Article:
Tutor Taxes

Owl Tutors works with its tutors on a freelance basis meaning that they are self employed for taxation purposes. In other words, Owl Tutors does not deduct tax from the sums that are paid to its tutors and it is the tutors responsibility to ensure that they declare and pay any taxes that are due on their earnings.

Please also note that Owl Tutors are not in a position to offer formal advice regarding taxation issues and any information contained on this website is for information purposes only. Please contact your local tax office to find out more about taxes that you will need to pay on tuition income. If you are a resident of the United Kingdom, please contact Her Majesty’s Revenue and Customs (“HMRC”).

How do I pay my taxes?

Taxes for self employed individuals are collected differently depending on the country that you are resident in. Generally speaking, self employed individuals will need to register with their local tax office to notify that they are operating as a sole-trader. In the UK you will need to register for “Self Assessment”. HMRC should then contact you to inform you about how you proceed.

How much tax do tutors pay?

Once again, different countries have different taxation systems and so this will vary depending on where you are based and how much you are earning. Most countries operate a progressive taxation system which means that the amount of tax you pay increases as you earn more. Although we cannot advise you on how much tax you will have to pay, one thing that we would recommend that you do is to find out how much tax you are likely to have to pay before you start tutoring. This will allow you to set aside enough of your tuition earnings to pay your tax bill when it is due.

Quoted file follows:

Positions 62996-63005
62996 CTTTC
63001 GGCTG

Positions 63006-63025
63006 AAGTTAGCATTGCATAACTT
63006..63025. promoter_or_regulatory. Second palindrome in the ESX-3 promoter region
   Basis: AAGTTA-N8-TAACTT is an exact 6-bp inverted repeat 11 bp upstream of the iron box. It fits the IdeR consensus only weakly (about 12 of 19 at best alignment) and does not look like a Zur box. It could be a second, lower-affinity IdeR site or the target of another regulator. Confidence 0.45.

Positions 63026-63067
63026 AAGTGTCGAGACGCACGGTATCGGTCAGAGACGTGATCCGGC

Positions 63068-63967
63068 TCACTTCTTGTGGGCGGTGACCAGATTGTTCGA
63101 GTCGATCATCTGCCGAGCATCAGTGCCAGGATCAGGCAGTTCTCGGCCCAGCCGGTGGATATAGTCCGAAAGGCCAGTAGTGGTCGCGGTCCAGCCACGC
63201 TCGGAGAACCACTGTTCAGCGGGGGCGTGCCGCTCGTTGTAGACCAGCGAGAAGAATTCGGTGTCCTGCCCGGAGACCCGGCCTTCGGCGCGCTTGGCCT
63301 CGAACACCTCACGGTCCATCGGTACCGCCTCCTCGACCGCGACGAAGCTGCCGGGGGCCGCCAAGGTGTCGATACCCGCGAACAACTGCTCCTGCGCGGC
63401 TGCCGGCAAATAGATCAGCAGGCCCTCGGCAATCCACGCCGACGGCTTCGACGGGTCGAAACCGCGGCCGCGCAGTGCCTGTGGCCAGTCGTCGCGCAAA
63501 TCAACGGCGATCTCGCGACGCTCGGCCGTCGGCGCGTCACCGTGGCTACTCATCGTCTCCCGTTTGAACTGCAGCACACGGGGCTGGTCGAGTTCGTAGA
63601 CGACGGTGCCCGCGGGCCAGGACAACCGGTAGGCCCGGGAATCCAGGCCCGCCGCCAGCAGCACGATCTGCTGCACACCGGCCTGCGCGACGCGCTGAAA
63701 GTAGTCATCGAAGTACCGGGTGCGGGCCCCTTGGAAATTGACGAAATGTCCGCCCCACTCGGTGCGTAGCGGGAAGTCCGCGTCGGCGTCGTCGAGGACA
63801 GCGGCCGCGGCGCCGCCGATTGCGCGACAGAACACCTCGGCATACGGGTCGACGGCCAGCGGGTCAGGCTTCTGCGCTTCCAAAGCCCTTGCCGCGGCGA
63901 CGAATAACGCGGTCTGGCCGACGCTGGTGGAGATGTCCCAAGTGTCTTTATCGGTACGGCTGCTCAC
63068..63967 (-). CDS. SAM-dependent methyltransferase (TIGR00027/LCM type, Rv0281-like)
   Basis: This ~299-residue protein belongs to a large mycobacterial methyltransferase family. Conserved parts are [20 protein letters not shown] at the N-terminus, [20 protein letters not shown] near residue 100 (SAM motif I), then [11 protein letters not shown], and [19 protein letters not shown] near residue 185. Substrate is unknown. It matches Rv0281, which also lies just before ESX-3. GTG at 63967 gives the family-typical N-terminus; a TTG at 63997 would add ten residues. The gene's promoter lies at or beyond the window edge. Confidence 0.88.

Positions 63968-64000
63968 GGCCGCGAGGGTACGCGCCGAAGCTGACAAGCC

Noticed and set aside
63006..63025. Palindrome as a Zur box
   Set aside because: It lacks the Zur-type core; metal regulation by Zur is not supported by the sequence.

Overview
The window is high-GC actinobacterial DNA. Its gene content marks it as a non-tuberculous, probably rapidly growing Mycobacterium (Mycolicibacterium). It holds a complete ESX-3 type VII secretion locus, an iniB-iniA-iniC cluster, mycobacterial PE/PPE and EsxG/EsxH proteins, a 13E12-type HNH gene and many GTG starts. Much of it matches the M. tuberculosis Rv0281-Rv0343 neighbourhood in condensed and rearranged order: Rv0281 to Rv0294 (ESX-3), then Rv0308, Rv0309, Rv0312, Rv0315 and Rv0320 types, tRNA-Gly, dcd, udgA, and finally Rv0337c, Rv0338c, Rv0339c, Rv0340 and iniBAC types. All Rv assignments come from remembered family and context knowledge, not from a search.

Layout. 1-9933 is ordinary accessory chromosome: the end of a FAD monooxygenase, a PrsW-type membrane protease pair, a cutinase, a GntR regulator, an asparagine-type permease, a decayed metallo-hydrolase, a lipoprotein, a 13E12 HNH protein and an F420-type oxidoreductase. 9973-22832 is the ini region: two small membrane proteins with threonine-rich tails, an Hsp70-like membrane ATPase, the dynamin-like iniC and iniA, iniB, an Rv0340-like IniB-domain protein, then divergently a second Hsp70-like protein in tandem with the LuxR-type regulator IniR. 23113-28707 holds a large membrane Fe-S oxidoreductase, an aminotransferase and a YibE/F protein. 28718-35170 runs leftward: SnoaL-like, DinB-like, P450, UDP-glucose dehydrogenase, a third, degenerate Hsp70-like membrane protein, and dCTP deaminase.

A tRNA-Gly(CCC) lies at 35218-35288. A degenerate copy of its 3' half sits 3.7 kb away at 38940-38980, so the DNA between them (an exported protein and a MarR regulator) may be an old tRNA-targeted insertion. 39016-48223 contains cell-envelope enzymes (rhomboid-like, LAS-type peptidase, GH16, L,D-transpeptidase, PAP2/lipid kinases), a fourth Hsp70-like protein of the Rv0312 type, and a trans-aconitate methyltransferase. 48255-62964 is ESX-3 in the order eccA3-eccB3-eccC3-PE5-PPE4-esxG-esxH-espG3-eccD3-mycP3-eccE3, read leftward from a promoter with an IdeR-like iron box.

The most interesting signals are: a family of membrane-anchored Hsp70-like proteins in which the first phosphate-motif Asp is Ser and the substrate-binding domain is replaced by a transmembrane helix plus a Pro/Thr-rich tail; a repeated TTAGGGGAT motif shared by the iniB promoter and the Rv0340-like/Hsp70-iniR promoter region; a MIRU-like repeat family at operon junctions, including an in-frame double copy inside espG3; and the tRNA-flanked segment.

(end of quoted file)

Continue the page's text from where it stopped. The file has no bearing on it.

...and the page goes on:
Do tutors need to pay VAT?

VAT (value-added tax) is a UK sales tax. The VAT threshold in 2016-17 was £83,000. Any person or organisation generating turnover in excess of this amount is likely to be liable to pay VAT. If you are a UK resident and you are generating in excess of £83,000 of tuition income in this tax year, we suggest that you contact HMRC to ask for their guidance on what to do next.